Covid has presented big challenges for CMOs across a range of categories. When the pandemic first struck, many companies wondered about their performance and simply scrambled, cutting their marketing and advertising budgets in an effort to survive.
Later, when we realized we were in for the long haul and would need to operate as close to “business as usual” as possible, companies pivoted and set out to do more with less—a.k.a. drastically lowered spend. According to The CMO Survey:
- Almost 10% of marketing jobs have been lost as a result of Covid
- Hiring within the industry has dropped to historic lows
A year later, despite shrunken budgets and dwindling resources, CMOs continue to face immense pressure to deliver results. Consequently, they’ve had to focus most of their attention on the short term: hitting targets on a month-to-month basis
Pete Markey, CMO of U.K. pharmacy chain Boots, notes in Marketing Dive: “The bit that often gets lost in the business of the day-to-day is the transformational side of where we’re heading next, what’s over the horizon. Often we get caught up in the short term because you have to—because the lifeblood of any CMO is results and performance in today’s data.” He adds that focusing on short-term goals has forced many CMOs to neglect (by necessity) one of their most important responsibilities: the long-term future of the brand.
With no sign yet of marketing budgets turning around, how can CMOs claw back capacity in this seemingly never-ending marketing limbo, and free themselves up to start thinking again about the bigger picture?
By finding a strong, trustworthy communication partner. One who can—without undertaking a full, enterprise-wide transformation—help streamline and/or automate some of the more routine, labour-intensive tasks that must be completed on a daily basis, such as:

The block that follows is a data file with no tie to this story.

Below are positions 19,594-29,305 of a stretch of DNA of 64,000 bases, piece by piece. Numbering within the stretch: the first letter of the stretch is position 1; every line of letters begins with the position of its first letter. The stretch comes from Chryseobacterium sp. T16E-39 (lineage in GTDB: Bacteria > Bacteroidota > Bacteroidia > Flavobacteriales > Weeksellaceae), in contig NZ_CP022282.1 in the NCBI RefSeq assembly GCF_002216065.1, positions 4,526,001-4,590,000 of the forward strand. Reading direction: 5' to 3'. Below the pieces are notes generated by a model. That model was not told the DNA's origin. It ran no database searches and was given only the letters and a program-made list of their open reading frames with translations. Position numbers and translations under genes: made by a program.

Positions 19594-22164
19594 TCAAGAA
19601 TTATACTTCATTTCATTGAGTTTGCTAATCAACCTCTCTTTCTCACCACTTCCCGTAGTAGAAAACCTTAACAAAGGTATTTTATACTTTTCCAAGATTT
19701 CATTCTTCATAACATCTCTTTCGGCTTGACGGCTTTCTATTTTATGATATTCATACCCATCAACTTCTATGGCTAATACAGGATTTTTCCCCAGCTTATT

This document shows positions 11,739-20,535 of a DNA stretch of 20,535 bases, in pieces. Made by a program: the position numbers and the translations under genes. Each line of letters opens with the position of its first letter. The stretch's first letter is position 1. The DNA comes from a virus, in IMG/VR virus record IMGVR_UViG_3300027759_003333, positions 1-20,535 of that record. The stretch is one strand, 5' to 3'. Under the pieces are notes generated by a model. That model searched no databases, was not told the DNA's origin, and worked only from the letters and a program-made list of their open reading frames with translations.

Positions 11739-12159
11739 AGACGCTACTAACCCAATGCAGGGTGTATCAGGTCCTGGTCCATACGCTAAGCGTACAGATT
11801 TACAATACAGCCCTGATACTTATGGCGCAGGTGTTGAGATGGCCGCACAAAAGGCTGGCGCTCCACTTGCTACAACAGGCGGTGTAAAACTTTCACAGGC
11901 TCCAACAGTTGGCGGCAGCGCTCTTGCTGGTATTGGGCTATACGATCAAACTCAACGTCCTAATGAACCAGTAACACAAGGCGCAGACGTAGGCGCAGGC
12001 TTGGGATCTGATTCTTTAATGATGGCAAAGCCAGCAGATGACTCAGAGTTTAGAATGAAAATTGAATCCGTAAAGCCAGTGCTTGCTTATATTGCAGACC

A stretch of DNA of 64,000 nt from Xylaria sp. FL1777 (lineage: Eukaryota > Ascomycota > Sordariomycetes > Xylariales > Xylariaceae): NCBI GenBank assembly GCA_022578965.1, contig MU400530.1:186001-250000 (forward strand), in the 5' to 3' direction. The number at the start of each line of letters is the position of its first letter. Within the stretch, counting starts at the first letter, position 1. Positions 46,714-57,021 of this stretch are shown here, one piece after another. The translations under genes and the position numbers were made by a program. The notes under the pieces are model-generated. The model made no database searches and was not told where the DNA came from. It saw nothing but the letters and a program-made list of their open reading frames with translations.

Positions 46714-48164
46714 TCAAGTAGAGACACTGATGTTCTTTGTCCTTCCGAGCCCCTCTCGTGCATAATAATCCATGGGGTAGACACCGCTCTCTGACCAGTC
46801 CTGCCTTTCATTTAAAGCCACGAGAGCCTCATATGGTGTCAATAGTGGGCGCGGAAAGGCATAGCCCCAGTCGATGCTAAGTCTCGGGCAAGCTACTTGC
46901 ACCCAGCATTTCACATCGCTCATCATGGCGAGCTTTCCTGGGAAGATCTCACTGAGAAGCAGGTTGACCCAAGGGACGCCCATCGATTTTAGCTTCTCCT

- Collateral creation, customization, and distribution
- Maintaining brand compliance across the network
- Supply chain / executional management, through better integration and simpler administration
The bottom line is that CMOs need help doing the “grunt work” associated with day-to-day marketing so that long-term brand strategy can continue behind the scenes. That means:
1. Reining in the day-to-day admin
There may not be the budget to make massive shifts, so the key is to automate “smaller” routine tasks where possible to increase efficiency without big up-front investment. For example, automating brand compliance and reducing approval bottlenecks are two areas where excessive manual checks and balances can eat up resources that could be allocated to more strategic work.
2. Looking—closely—for cost savings
Proactive analysis of your own department prevents the wrong kinds of cuts from being imposed by those outside your team. At the same time, looking at resources in an objective, unbiased fashion is a challenge in itself. This is particularly the case for brands with complex communications systems and large catalogues of collateral: Redundancies and inefficiencies can often get lost in the daily shuffle.
Taking a step back, with the help of an expert partner, to analyze the entire network from a cost-rationalization perspective can yield telling results. The findings can help a CMO decide, in a more controlled manner, where potential cuts make the most sense—and where they might even be avoided by identifying hidden inefficiencies that are quietly nibbling away at the budget.